Posted ’22-JUL-04 03:00′ GMT – mineweb.net – Archive

After months of negotiations, the Colville Confederated Tribes made good on their threat Wednesday to force the U.S. Environmental Protection Agency to declare Lake Roosevelt in Washington state a Superfund site.

The tribes filed a suit Wednesday in U.S. federal district court to compel the enforcement of an administrative order issued six months ago by the U.S. EPA to Teck Cominco to submit to the U.S. Superfund Law (CERCLA). In a news release issued Wednesday, Doug Horswill, Senior Vice President for Environment and Corporate Affairs for Teck Cominco, declared that “this suit will result in time and money being wasted on litigation, which could be best used to address the public’s environmental concerns regarding Lake Roosevelt.” Lake Roosevelt is a reservoir located on the American Upper Columbia River above Grand Coulee Dam. A substantial portion of the lake borders the Colville Indian Reservation.

The 9,000-member Colville tribes first petitioned the EPA in 1999 to determine whether a 130-mile section of the Columbia River behind the Grand Coulee Dam and 21 nearby mines should be declared a Superfund site. The tribe has also generated a cross-international border fight, seeking Canadian pollution records for Teck Cominco’s Trail, British Columbia, lead-zinc smelter, which has been considered the largest historic source of pollution in the upper Columbia River.

Teck Cominco, the Colville Confederated Tribes, the EPA, and state agencies had been negotiating a potential settlement to avoid the Superfund designation when talks broke down last November.

While the biggest heavy-metal polluters along the river on the U.S. side shut down years ago, Teck Cominco still is operating the Trail lead-zinc smelter several miles north of the Canadian border. Records estimate that Cominco may have dumped as much as 9.8 million tons of slag and tons of mercury, sulfuric acid, and other chemicals into the river for more than 60 years. Environmental agencies from both British Columbia and Washington State, and the U.S. Geological Survey have been conducting programs to determine the extent of contamination from the Trail Smelter. Since 1990, U.S. and Canadian agencies have cooperated in the Columbia River Integrated Environmental Monitoring Program to jointly negotiate source control and watershed planning efforts.

Meanwhile, Teck Comico has long acknowledged its role as a historical industrial polluter. From the 1920s until 1995, the company released 100,000 tons of slag annually into the river. The Trail smelter stopped the discharge for environmental reasons and because a market had been developed for some of the slag. In the last decade, Teck Cominco has reduced the release of individual heavy metals by 95 to 99%, according to the company’s environmental managers. Horswill estimated that the company has spent more than $1 billion in plant improvements over the last two decades, achieving an environmental performance that meet the highest criteria in both the U.S. and Canada. In a news release, Dr. Mark Edwards, environmental manager for the smelter said the smelter “now ranks with the best in its class.” Air emissions have been reduce by 90% while annual discharges to water have been cut by 99%, he added.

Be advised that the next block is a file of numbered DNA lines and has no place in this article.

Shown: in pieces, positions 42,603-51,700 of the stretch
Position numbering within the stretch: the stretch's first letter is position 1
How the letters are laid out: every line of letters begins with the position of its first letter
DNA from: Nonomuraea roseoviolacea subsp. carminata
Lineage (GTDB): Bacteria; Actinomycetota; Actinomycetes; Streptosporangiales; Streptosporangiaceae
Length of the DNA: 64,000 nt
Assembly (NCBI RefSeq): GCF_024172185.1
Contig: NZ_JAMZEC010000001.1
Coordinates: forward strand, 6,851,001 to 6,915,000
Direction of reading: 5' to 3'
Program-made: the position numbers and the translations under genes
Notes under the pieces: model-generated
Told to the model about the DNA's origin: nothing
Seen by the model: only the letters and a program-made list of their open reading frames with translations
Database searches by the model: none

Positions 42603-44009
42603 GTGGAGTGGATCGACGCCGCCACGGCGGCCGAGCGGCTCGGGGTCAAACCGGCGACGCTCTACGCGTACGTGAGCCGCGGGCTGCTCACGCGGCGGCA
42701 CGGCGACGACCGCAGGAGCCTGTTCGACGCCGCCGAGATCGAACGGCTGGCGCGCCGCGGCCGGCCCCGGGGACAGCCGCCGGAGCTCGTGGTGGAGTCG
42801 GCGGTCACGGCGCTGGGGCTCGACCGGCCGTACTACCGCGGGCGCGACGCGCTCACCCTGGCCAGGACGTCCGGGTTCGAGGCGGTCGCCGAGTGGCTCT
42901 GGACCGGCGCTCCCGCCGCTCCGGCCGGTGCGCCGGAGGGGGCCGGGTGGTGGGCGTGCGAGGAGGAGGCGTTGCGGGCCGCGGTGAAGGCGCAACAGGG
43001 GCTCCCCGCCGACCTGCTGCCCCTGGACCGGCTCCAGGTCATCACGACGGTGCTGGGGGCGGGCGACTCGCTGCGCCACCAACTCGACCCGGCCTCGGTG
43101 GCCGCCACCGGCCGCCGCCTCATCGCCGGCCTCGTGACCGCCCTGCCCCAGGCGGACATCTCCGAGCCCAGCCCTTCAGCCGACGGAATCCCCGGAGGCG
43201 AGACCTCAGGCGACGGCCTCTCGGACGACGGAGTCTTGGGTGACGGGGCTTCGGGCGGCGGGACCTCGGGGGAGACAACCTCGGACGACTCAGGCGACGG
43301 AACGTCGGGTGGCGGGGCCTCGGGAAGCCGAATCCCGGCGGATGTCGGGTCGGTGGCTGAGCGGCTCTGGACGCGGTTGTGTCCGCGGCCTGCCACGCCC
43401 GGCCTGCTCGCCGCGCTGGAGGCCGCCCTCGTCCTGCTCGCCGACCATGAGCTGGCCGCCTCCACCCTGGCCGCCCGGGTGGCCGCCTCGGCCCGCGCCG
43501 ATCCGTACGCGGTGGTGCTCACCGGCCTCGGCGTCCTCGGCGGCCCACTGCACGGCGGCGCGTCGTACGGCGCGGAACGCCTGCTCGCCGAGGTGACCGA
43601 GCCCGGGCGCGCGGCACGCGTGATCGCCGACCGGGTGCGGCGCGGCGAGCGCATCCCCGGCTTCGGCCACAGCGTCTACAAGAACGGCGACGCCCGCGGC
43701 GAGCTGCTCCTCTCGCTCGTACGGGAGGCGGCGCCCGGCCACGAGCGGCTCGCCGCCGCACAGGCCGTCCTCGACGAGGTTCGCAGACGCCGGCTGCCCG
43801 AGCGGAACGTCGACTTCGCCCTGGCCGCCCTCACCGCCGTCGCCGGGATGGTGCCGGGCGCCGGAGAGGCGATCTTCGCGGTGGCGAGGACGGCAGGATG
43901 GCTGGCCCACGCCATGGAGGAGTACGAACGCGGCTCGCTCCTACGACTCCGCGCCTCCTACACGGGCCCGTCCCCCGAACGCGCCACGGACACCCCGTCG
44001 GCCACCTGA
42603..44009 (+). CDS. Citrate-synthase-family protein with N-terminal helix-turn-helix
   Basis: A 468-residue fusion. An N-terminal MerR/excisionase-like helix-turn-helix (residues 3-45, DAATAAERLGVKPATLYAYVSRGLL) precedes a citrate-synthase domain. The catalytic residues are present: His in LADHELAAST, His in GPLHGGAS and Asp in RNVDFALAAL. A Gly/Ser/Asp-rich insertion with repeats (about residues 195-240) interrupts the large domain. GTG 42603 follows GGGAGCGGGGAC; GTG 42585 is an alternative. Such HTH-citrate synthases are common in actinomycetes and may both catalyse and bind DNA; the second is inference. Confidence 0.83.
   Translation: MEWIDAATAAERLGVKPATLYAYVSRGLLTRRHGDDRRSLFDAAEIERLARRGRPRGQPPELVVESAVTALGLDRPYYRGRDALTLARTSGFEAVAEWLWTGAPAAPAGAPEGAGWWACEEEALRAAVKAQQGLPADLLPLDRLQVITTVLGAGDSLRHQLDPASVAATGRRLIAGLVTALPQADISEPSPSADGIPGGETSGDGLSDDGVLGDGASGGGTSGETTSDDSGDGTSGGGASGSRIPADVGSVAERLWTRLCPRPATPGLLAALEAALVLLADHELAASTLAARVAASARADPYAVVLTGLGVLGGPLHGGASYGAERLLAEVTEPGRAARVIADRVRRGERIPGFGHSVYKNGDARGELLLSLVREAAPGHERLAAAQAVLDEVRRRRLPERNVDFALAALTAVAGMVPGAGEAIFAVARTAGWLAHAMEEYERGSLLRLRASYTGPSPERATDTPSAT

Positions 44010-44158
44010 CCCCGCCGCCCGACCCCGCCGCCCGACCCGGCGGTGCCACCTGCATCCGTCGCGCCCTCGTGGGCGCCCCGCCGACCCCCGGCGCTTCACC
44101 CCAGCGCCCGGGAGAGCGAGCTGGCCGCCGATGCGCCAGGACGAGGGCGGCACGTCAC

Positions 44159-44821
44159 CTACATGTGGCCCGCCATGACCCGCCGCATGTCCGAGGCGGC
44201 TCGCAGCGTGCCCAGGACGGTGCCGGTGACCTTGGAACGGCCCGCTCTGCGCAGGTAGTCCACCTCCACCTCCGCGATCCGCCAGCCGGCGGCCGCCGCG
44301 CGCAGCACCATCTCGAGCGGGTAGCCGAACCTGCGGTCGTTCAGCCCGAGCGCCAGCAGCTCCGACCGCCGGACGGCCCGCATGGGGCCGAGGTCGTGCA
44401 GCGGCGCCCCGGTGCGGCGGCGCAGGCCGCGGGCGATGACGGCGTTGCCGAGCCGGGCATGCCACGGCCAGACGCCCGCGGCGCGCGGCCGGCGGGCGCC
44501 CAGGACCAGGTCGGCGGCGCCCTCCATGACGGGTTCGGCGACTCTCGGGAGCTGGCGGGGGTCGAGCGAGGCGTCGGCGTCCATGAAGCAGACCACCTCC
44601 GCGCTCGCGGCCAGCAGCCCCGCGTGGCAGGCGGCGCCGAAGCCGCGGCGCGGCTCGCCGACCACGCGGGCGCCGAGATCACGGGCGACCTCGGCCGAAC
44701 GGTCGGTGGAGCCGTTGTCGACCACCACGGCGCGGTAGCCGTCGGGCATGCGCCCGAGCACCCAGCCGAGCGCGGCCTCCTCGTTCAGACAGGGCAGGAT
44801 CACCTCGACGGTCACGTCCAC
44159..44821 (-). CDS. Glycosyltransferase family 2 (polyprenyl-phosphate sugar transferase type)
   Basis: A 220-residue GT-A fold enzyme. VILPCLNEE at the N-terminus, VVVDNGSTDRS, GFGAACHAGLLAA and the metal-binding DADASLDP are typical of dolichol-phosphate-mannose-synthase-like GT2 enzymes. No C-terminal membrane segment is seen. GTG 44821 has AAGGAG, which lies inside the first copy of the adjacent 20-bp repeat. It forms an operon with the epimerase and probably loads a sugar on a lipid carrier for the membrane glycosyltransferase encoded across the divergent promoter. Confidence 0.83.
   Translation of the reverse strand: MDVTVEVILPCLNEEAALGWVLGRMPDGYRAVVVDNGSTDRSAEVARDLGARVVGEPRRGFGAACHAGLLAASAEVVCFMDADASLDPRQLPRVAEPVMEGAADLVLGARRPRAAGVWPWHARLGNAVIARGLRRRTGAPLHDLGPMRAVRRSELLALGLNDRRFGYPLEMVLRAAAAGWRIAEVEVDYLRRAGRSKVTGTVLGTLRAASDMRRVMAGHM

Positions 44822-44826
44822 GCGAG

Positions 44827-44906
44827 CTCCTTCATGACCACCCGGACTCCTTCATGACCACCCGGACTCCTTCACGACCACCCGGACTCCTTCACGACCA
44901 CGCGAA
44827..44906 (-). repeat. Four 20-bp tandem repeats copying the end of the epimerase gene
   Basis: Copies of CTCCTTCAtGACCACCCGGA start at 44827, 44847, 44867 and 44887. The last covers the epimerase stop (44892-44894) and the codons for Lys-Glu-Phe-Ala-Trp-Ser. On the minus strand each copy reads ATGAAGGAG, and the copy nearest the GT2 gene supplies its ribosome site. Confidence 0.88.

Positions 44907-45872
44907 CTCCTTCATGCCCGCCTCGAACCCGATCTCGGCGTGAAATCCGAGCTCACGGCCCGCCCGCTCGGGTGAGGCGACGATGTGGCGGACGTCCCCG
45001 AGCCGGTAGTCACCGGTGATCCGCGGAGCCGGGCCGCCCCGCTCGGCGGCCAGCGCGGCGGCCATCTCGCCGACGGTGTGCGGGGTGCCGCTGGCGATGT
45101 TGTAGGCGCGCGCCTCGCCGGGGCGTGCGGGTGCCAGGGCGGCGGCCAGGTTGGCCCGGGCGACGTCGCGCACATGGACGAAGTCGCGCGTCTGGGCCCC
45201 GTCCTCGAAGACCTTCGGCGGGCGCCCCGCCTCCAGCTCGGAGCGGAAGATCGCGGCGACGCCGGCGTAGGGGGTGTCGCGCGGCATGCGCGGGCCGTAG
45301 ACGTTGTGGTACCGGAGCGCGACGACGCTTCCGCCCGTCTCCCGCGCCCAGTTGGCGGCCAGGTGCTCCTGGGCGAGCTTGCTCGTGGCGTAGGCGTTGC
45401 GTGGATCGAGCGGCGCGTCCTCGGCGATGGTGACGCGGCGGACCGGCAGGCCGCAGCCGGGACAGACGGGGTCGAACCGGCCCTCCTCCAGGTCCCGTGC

The Canadian Government contends that EPA cannot apply the U.S. Superfund Law to Vancouver-based Teck Cominco. Horswill has argued that there is no precedent or legal right for the EPA to apply its regulations to a Canadian company. However, the Confederated Tribes have argued that U.S. taxpayers should not pay to clean up the Columbia River since Teck Cominco allegedly made “billions of dollars in part by using the Columbia River as a sewer.”

The EPA has rejected Teck Cominco’s offer to voluntarily spend $13 million for studies to assess human health and environmental concerns relating to Lake Roosevelt. An EPA spokesman has said the proposed studies weren’t up to U.S. standards. The agency contends U.S. laws should apply because the smelter pollution ended up in the United States. The Washington State Department of Ecology is also supporting the Superfund designation. Teck Cominco is worried that if Lake Roosevelt is declared a Superfund site, the Canadian company will be held responsible for cleaning up pollution caused by historic mining in which it had no role.

Meanwhile, three Republican members of Congress, who represent Washington state, have advocated an alternative cleanup proposed by the Eastern Washington Council of Governments. County commissioners from several rural counties near Lake Roosevelt want the cleanup handled outside the Superfund Process. Stevens County Commission Chairman Tony Delgado contends that “Superfund would put a stigma on the lake and would take too many years.” That stigma would harm tourism, lower property values, and hurt economic development, he added.

Despite the lawsuit, Horswill vowed that the company with “continue to work with the Canadian and U.S. authorities to find a mutually acceptable, bilateral process to address the Lake Roosevelt issue. The solution should come from cooperation, not litigation.” In the meantime, he concluded, “Teck Comico will vigorously defend itself against this action.”

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